Acadia Adventures 2015—Day 7

This morning dawned perfectly clear and warm. It was going to be the awesome weather day we were hoping for! We had reservations for the nature cruise to the Cranberry Isles leaving from Northeast Harbor at 10:00am, so breakfast would have to be early and quick. Morning Glory was our first choice. They deserved another chance.

The bakery was nearly deserted when we arrived. Once again, breakfast items were few and far between. Most of the offerings were dessert-type items like bars and cookies. They did have sticky buns, bagels, and blueberry scones, but I usually only eat scones I’ve made since they’re so iffy when purchased. We each got a bagel (3 seed white for dad with plain cream cheese, 3 seed wheat for me with cilantro cream cheese, and cheddar wheat with veggie cream cheese for Rich). And dad and I split a sticky bun—really, would you have expected anything less?! The tea selection is still sparse, but PG Tips is certainly acceptable, even if I wouldn’t want it every day. Rich and Dad had a few different coffees to choose from.

Cruise to Little Cranberry

Soon after finishing up, we were on our way to Northeast Harbor. Dad drove today (hey, he has to learn the routes if he’s going to drive the shuttle buses here someday!). We arrived early, but to our surprise so had nearly everyone else. We secured a good seat on the boat, and I had time to pick up the trail guide for the Northeast Harbor VIS trails.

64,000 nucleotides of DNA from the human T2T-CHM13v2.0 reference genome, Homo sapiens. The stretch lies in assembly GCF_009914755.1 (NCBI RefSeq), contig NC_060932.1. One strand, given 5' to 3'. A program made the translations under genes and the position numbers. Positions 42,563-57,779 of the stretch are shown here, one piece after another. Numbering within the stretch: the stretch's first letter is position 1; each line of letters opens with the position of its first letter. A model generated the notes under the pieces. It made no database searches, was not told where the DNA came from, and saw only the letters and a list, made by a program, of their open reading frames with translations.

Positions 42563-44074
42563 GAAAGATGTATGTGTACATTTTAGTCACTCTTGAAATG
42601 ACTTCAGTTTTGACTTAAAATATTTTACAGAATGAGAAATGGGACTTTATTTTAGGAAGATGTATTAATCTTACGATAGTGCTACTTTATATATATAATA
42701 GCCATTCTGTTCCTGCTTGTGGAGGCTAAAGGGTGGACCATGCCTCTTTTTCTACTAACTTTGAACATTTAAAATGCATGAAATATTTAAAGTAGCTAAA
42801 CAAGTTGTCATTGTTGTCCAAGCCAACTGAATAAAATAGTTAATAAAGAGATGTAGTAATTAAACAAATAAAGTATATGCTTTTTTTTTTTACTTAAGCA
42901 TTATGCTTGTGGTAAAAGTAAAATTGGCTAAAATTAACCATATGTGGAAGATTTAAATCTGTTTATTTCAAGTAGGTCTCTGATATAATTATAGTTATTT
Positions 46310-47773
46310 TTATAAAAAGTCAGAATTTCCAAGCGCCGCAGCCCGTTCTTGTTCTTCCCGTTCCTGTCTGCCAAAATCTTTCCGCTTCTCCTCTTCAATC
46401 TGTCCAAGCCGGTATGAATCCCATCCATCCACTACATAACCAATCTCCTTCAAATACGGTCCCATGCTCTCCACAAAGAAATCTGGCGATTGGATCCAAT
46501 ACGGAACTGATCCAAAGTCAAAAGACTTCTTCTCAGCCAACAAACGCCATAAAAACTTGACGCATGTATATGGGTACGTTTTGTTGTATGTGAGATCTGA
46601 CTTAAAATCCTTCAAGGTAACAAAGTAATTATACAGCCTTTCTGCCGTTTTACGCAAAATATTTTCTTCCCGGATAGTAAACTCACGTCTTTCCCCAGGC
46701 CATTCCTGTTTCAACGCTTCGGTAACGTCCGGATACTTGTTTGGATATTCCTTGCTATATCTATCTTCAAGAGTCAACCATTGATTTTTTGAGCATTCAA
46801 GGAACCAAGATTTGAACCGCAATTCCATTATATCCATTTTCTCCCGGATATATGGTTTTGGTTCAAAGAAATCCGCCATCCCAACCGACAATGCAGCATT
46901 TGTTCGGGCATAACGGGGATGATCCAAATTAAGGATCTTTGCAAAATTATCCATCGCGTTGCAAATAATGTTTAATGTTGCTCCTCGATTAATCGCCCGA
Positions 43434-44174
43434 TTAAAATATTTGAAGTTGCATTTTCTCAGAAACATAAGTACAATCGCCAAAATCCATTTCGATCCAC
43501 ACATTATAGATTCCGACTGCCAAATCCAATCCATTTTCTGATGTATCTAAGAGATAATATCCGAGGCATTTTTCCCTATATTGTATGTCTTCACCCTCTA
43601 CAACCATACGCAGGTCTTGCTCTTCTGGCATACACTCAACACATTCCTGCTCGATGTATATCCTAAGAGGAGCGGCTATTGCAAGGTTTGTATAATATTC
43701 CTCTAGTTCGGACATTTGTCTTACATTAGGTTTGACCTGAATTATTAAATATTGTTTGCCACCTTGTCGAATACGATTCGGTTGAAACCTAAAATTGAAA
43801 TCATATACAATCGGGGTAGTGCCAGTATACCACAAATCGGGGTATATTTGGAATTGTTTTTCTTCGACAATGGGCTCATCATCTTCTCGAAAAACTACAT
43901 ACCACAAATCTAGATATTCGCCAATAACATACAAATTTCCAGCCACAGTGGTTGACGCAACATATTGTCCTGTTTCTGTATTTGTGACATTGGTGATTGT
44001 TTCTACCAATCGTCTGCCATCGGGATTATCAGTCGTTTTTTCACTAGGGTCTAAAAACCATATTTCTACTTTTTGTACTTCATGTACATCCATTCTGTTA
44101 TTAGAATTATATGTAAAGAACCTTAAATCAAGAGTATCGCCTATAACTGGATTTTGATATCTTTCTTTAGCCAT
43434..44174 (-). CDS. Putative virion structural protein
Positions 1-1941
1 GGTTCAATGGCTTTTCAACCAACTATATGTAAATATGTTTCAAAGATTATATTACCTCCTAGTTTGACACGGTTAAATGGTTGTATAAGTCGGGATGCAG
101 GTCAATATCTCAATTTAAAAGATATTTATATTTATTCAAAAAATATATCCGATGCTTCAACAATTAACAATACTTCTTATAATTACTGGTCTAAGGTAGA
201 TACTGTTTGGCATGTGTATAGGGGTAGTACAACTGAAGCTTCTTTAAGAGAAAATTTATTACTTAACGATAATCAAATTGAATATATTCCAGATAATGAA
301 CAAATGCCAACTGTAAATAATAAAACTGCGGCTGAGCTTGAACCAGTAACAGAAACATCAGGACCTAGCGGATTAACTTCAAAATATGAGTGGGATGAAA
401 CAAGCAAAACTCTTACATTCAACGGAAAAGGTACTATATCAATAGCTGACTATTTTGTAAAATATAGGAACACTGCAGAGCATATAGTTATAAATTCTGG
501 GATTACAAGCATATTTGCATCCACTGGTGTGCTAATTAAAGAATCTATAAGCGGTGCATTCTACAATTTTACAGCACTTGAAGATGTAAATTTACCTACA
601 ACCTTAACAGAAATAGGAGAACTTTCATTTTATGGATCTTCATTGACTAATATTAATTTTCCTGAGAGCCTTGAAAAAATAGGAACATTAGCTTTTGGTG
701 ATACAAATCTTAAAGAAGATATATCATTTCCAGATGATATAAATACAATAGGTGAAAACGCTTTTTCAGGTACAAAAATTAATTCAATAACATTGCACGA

Northeast Harbor Trail Map
Northeast Harbor Trail Map

I had to ask for the trail guide at the visitors center since it wasn’t available on the racks with the other maps and brochures. It was like I needed to know the secret password or something. I asked for the map and the guy at the desk reached underneath and handed it to me without a word, looking me straight in the eye the entire time. I later read in Trails of History that many years ago the Northeast Harbor VIS was thought to have “unofficially abandoned” trails (simply by not telling people about them) in order to keep the trails to themselves. Perhaps the tradition of obscurity continues?! Anyway, I’ve done my part to spread the word, as you can see.

Our cruise was a relaxing and interesting way to spend an 80°, perfectly clear blue sky day. According to the ranger, today was the first time in months that she has given the tour on a fog-free day. The ranger was an older woman named Wanda Moran who has had the pleasure of living here and working as a year-round ranger for 23 years. Her tour was reasonably thorough, focusing on the natural features of the land while touching on the history and answering some frequently asked questions.

We saw osprey and their nests, several groups of harbor seals, and a harbor porpoise along the way. A 45 minute stop at Islesford on Little Cranberry gave us just enough time to walk through the museum. For a tiny museum on a small island, it was very neatly kept and well designed. The exhibits featured quotes from oral histories of residents lining the walls beneath relevant photographs. I only wish it hadn’t been so crowded.